Daily Archives: 1 January 2008

If Terry Pratchett had a Warhammer…

Looking for information regarding the likelihood of United States Cavalry ever being published (or written for that matter), I came across this extensive article written by Stephen Baxter about the history of GW Books/The Black Library via the Official Kim Newman Website. The article in question appears to be slightly out of date, for example it only refers to the republishing of Newman/Yeovil’s Demon Download cycle as a possibility, not a fact, and it doesn’t refer to the Black Library’s expanding out to licensed work such as their 2000AD line at all.

Nonetheless, the article contains lots of little gems. As a spotty youth at the time that many of the events discussed in the article were going on, it is comforting to have confirmed that the transparent and short term greed of Games Workshop at the time was just as disliked by the “talent” as it was by the fans. Bryan Ansell in particular appears to have been a colourful character. A hate figure of my generation, yet it was only when he left the company that GW became the wholly commercialised monster it is now.

It also offers us a tantalising glimpse of GW Books that may have been, with Terry Pratchett ghost writing the finest hackwork money can buy: “I feel a bit like King Herod being invited to write the newsletter for the Bethlehem Playground Association.”

Oh, and it got me peeking at John Blanche’s website. I was obsessed by Blanche when I was doing my Art GCSE and looking back at his work now I can at least still appreciate his mad genius.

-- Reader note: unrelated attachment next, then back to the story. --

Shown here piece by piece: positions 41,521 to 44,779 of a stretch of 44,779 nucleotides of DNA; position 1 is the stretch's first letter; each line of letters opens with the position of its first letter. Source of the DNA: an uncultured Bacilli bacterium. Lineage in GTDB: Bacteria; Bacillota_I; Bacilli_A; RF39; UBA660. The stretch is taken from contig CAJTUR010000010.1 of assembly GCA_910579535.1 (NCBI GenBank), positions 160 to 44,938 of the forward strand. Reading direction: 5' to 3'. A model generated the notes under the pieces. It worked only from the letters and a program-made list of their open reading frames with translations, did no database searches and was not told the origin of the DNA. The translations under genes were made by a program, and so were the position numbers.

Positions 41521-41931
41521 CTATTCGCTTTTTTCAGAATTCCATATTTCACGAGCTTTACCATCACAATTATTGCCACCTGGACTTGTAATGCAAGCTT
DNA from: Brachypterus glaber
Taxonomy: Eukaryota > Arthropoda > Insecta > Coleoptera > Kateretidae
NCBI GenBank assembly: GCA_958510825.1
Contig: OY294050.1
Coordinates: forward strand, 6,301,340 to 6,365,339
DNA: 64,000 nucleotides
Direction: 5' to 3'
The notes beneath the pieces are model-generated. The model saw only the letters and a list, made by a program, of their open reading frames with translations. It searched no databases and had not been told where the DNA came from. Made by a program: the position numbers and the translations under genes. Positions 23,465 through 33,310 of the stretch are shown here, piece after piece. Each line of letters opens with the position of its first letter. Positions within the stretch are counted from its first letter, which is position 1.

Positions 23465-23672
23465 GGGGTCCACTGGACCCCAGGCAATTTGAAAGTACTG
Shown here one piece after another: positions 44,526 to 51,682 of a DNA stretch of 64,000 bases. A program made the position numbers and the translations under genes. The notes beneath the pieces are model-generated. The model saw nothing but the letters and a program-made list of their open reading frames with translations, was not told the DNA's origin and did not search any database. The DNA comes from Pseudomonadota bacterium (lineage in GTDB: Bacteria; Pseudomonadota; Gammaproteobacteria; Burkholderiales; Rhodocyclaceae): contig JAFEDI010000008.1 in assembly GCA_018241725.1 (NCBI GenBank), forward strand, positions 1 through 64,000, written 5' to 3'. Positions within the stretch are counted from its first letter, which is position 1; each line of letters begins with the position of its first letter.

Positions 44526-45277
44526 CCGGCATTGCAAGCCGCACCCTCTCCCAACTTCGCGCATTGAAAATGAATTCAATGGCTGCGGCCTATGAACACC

Meg Review: 266

Megazine 266Quote of the month: “I’d recommend to anybody working on their relationship that they should try embarking on a sixteen-year elaborate pornography together. I think they’ll find it works wonders.” Alan Moore

Cover: Cliff Robinson draws Dredd, Armitage and new character Tempest. Workmanlike and always a crowd pleaser, it is nonetheless nothing we haven’t seen before.

Strips: Judge Dredd, Armitage, Tempest, Bob the Galactic Bum (reprint)

Features: Interrogation (interview with Alan Grant), Dredd Files (summary of Dredd strips from days of yore), New Comics (Alan Moore and Melinda Gebbie’s The Lost Girls), New Movies, Dreddlines (letters)

I’ve been reviewing 2000AD every week here for a while now, so why not the monthly Judge Dredd Megazine? Well, the short answer to that is that I often don’t read all of it. The Megazine has always been less consistent than 2000AD and some of the strips contained within it have been very weak indeed. I remember reading an interview with Alan Grant in the 90s when he confidently predicted that 2000AD would merge into the Megazine before the decade was out; so much for that theory.